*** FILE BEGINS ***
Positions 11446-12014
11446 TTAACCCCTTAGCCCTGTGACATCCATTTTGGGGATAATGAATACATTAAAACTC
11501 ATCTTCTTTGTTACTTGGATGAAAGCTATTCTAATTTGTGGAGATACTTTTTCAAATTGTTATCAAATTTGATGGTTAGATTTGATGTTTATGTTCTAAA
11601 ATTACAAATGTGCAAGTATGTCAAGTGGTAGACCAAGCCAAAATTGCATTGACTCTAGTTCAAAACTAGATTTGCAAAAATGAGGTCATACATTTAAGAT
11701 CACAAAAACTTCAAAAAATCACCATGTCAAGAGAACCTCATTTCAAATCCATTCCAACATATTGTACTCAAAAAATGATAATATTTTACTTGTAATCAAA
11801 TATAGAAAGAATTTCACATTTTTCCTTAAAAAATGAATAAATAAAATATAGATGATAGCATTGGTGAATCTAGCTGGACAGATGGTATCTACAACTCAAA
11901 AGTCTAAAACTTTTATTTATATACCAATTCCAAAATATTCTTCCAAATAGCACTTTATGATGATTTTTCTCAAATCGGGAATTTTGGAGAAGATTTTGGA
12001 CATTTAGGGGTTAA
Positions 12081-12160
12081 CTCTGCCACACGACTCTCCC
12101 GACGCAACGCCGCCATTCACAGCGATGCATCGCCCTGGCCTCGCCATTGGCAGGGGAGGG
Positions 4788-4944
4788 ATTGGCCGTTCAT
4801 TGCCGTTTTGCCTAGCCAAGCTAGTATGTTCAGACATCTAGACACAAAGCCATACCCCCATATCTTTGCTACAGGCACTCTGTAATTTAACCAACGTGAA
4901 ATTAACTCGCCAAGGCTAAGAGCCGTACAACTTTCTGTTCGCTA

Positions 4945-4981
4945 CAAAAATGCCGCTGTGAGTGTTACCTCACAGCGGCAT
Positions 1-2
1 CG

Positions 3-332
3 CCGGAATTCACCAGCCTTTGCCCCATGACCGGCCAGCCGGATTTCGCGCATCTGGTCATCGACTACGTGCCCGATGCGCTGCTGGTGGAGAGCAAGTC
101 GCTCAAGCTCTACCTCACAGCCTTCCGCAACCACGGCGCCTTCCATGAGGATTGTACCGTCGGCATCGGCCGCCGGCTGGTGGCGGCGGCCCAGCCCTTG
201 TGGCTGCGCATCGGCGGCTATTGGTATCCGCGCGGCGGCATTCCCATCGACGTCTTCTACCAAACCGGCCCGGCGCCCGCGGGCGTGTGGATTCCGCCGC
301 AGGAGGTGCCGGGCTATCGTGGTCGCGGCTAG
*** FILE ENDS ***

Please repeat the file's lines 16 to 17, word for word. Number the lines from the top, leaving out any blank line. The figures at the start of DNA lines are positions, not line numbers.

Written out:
Positions 4945-4981
4945 CAAAAATGCCGCTGTGAGTGTTACCTCACAGCGGCAT